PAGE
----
Written by: Jessica M. Brown
The Securities and Exchange Commission (the “SEC”) approved two new Financial Industry Regulatory Authority (“FINRA”) rules as part of FINRA’s ongoing rulebook consolidation process. The two new rules approved by the SEC on December 23, 2013 consolidate a number of existing NASD and NYSE rules and interpretations regarding supervision into the new FINRA Rules 3110 and 3120. The new rules will require broker-dealer firms to bring their current supervisory system and written policies and procedures into compliance with a handful of new requirements. Firms should be aware of the impact the new rules have on: (i) which personnel may act in a supervisory role; (ii) who may conduct office inspections; (iii) how certain internal communication must be reviewed; and (iv) additional requirements in regards to monitoring and reporting insider trading.
FINRA Rule 3110 requires a broker-dealer to have a supervisory system that designates at least one principal on-site to supervise the activities in each of the broker-dealer’s offices of supervisory jurisdiction (“OSJs”). The designated on-site principal for each OSJ must have a “regular and routine” physical presence and, absent certain circumstances, should not be responsible for the supervision of more than one OSJ.
Inspections of Offices
FINRA Rule 3110 requires broker-dealers to, at minimum, inspect (i) supervisory branch offices and OSJs annually, (ii) non-supervisory branch offices every three years, and (iii) non-branch locations (including “home offices”) on a “regular periodic schedule” which period should not be longer than three years.
Conflicts of Interest with Inspections
The new FINRA Rule 3110(c)(3) requires broker-dealers to establish policies and procedures that are reasonably designed to prevent conflicts of interest from compromising office inspections. Broker-dealers may not permit, except under certain special circumstances, an associated person to perform the inspection of a location where that person is assigned to or is directly/indirectly supervised by, or reports to, a person assigned to that location.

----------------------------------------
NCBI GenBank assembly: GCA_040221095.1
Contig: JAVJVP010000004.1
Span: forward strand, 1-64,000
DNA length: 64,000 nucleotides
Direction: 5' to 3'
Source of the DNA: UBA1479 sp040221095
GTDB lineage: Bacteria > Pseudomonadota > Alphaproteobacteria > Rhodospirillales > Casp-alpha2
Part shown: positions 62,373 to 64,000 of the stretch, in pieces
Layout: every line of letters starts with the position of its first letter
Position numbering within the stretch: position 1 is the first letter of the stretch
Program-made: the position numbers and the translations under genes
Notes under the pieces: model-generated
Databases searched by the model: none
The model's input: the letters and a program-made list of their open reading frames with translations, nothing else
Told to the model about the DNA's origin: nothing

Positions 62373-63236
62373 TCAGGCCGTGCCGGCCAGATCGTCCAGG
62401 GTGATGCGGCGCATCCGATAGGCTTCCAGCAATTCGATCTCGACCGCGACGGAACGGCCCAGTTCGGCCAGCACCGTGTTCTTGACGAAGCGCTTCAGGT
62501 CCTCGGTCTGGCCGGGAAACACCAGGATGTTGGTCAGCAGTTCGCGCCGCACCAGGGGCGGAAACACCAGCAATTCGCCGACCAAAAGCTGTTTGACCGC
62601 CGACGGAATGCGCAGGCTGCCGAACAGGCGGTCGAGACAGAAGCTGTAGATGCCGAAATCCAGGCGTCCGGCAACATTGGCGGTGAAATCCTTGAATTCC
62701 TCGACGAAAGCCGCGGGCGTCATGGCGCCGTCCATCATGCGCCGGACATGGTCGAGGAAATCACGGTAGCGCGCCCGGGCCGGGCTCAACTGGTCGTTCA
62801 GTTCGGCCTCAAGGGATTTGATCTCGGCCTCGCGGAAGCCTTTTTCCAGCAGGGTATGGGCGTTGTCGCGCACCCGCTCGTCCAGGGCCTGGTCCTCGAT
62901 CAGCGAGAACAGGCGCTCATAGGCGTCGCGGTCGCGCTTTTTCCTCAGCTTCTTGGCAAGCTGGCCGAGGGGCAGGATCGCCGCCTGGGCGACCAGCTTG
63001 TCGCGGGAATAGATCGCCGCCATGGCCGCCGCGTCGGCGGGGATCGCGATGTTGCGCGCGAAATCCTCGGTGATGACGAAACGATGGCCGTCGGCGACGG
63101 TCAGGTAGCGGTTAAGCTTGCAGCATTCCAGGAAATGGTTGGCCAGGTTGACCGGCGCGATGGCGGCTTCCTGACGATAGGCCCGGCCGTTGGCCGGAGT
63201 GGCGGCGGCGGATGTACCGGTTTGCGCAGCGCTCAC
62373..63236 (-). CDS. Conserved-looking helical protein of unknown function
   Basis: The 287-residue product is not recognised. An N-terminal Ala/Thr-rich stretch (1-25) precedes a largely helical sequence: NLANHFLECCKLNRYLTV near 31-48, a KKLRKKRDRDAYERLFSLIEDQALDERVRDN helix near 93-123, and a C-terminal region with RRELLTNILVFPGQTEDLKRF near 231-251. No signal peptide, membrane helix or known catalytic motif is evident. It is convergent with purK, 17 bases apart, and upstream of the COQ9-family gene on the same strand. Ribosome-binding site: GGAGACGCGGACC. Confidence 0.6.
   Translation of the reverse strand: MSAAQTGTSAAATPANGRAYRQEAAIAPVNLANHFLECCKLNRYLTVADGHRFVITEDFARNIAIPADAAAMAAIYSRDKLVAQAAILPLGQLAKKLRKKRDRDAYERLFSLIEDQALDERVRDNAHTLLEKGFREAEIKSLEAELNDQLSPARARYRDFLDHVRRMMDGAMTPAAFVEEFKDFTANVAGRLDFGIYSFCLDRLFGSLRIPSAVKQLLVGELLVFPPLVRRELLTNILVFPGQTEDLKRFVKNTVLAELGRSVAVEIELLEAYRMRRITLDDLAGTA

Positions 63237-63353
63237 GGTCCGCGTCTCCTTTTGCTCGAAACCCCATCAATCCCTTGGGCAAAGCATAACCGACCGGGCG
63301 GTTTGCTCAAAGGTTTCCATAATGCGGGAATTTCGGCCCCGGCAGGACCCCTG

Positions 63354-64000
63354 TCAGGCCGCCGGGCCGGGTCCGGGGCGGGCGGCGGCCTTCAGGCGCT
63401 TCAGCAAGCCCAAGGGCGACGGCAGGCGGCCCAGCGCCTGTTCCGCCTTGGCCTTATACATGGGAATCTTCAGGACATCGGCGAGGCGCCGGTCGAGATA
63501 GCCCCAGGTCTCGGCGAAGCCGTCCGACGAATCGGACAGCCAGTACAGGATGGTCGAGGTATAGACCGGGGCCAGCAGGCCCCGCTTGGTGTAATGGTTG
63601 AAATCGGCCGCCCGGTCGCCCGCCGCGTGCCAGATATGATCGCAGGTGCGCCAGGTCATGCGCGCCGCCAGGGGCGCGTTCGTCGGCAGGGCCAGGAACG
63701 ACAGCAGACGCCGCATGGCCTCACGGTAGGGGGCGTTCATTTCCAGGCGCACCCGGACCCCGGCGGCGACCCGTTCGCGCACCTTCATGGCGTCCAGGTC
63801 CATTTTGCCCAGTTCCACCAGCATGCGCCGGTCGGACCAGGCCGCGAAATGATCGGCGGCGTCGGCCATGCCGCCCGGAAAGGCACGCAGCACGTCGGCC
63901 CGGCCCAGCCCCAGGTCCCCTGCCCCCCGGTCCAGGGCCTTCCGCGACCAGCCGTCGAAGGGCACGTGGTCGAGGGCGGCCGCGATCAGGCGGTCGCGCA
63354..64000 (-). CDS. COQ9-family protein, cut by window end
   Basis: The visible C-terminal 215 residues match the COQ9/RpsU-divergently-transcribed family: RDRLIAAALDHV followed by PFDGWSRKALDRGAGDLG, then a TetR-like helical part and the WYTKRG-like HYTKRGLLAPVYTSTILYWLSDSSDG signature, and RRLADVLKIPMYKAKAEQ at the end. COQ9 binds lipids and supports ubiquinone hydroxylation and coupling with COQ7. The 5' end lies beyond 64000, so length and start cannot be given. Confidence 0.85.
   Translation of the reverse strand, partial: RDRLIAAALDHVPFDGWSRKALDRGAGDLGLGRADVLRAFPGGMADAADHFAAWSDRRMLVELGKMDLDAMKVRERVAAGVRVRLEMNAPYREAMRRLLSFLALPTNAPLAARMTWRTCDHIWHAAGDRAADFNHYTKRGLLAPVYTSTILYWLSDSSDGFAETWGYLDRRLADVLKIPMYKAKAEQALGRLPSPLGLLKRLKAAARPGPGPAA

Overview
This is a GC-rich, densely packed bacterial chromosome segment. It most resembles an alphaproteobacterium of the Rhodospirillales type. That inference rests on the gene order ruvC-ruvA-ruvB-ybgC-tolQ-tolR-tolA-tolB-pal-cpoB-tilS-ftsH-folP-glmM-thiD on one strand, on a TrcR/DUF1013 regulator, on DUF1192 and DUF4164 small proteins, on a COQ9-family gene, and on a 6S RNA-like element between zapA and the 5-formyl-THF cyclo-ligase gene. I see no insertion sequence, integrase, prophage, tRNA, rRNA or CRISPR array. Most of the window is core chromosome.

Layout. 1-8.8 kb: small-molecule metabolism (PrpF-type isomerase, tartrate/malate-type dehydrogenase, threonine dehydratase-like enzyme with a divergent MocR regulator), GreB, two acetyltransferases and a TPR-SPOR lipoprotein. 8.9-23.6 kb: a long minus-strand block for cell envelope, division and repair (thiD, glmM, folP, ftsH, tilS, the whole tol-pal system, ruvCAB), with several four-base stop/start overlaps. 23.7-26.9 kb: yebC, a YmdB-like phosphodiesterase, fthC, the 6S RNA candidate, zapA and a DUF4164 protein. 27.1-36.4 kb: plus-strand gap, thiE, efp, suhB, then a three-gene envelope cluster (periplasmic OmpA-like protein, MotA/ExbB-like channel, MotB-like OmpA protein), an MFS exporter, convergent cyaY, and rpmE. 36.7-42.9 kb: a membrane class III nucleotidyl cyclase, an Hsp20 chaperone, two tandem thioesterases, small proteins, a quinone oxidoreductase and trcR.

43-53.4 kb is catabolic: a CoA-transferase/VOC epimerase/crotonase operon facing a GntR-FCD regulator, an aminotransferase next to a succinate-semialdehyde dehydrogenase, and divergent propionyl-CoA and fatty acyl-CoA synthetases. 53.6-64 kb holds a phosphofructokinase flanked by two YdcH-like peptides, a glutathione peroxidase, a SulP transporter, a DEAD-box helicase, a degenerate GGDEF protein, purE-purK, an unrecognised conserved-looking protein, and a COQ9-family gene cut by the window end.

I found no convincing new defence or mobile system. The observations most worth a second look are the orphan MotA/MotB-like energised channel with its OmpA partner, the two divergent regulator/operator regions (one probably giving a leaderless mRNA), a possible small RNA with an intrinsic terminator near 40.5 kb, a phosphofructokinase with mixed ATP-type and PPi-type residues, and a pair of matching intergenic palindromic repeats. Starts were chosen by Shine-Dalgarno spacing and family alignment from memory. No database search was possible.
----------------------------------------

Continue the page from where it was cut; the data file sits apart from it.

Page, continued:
Investment Banking/Securities Transactions
New Rule 3110(b)(2) requires a principal to perform a written review of transactions related to the broker-dealer’s securities or investment banking business. The review does not need to be detailed for each transaction if the broker-dealer’s review system meets certain criteria.
Written and Electronic Communication Review
The new FINRA Rule 3110(b)(4) requires supervisory procedures be in place to review written and electronic communications which relate to the broker-dealer’s securities or investment banking. Further, broker-dealers must put procedures in place to review internal communications which may contain subject matter needing to be reviewed for compliance with securities laws and FINRA rules. While the supervisor is ultimately responsible, Rule 3110(b)(4) permits the delegation of certain communication review duties to unregistered personnel.
In order to identify potential insider trading or other types of manipulative or deceptive devices, new FINRA Rule 3110(d) requires broker-dealers to have procedures in place to supervise the broker-dealer’s transactions and well as those of its associated persons or family members of the associated persons. In the event of a questionable trade, the broker-dealer must promptly perform an internal investigation. If the broker-dealer is engaged in investment banking services, it must supply FINRA with a quarterly report concerning insider trading investigations in the prior quarter, as well as a report within five days of the completion of an internal investigation where violations of insider trading policies were found.
New FINRA Rule 3120 requires broker-dealers to test and verify supervisory procedures and provide senior management with an annual report. Further, the annual report to senior management of a broker-dealer with more that $200 million in gross annual revenue must detail the reports made to FINRA concerning customer complaints and internal investigations, as well as information on the previous year’s compliance procedures.